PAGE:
Giving back through books


WHILE browsing in one of my favorite bookstores in New York City—The Strand in Union Square—there was the quote from Roman statesman Marcus Tullius Cicero that was emblazoned on one wall—“A room without books is like a body without a soul.”

For as long as I can remember, I have loved reading and collecting books and comic books. To this day, whenever I travel, a bookstore is a place I must go and spend some time.

To even write one book was not even a dream. It was to write the adventures of the X-Men, Spider-Man, Daredevil and Captain America for Marvel Comics was the dream. And it still is.

Now to have penned eight books is something I cannot believe. I still pinch myself to see my name in the credits. Now, I am working on my ninth tome albeit a change of pace—a story about a local music icon.

I do read a great deal many authors from fiction and non-fiction. Two recently self-published books have found their way to my shelf—“From Having a Boss to Being My Own Boss” by former Ateneo volleyball player Leonard Loo, and “Ready to Serve” by Michael Angelo Chua, the team owner of Professional Chess Association of the Philippines’s side San Juan Predators.

Both books are self-published and candid narratives, and when I learned of their existence, got both.

Loo’s book is about how he took control of his life and to become a self-sufficient entrepreneur in Japan where he has lived in the last several years. And I have to say not only am I proud of Leonard for his great fortune but also for penning a book.

Anytime someone I know does write one, it is something I must get because it provides further insight to the person while learning a thing or four.

For his part, Chua released a book titled, “Ready to Serve,” and it recounts his youthful years in Tondo, the impact of the immersion program of his school days at the Ateneo de Manila, volunteering for Gawad Kalinga to ultimately being a successful businessman and as a Toastmaster. His entire experience can be summed up in the title of the book—ready to serve.

In his book, Chua mentions all the people who have had an impact in his life—from John Lennon and the Beatles, to his teachers to even that kid who made a huge impression on him during his immersion.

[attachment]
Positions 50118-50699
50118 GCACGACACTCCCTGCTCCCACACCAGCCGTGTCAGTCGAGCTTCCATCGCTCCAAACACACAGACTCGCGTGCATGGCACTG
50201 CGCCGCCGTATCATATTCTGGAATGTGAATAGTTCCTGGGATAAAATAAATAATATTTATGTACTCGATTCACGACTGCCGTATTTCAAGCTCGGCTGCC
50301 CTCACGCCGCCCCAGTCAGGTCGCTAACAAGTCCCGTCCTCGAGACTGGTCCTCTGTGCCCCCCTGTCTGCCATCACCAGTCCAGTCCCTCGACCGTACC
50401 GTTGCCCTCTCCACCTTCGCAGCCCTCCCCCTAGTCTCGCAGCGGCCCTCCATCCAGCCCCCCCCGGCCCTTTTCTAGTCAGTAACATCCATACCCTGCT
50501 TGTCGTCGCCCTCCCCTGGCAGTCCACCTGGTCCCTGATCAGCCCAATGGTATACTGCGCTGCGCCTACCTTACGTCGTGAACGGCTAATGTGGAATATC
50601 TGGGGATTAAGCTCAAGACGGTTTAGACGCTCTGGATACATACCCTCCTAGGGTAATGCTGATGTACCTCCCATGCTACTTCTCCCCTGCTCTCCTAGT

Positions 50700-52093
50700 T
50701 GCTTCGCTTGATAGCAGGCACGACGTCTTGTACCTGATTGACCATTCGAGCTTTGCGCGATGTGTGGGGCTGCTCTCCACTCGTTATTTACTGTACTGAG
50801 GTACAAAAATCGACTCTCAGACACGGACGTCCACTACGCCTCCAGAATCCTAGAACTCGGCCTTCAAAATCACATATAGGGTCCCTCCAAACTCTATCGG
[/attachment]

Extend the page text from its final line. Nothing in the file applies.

Clearly, it had huge impact on Chua because he put up his Building Bridges Program with its two-fold aim of communicating empowerment, and partnering with Gawad Kalinga.

His willingness to serve and not to count the cost has seen him blessed.

His first class management of the San Juan Predators is admirable and enviable. Granted the budgets aren’t Philippine Basketball Association level is beside the point. Chua cares.

His sponsorship of the self-help programs of PCAP along with the massive support provided by league commissioner Atty. Paul Elauria is a Godsend, and I hope that the players of PCAP take advantage of these programs.

What makes both books enriching is they have chosen to share the methods and their ladder to success. To bare a part of their soul. And that is priceless.

Both occupy a spot on my bookshelf along with my books from Ernest Hemingway, Jack Kerouac, Mark Bowden, JRR Tolkein, Laura Hillenbrand, Jack McCallum, Robert Kiyosaki and more.

If you are interested in getting Leonard Loo’s “From Having a Boss to Being My Own Boss” and Michael Angelo Chua’s “Ready to Serve,” you may message each individual on Facebook. They are relatively inexpensive, but is time and money well-spent.

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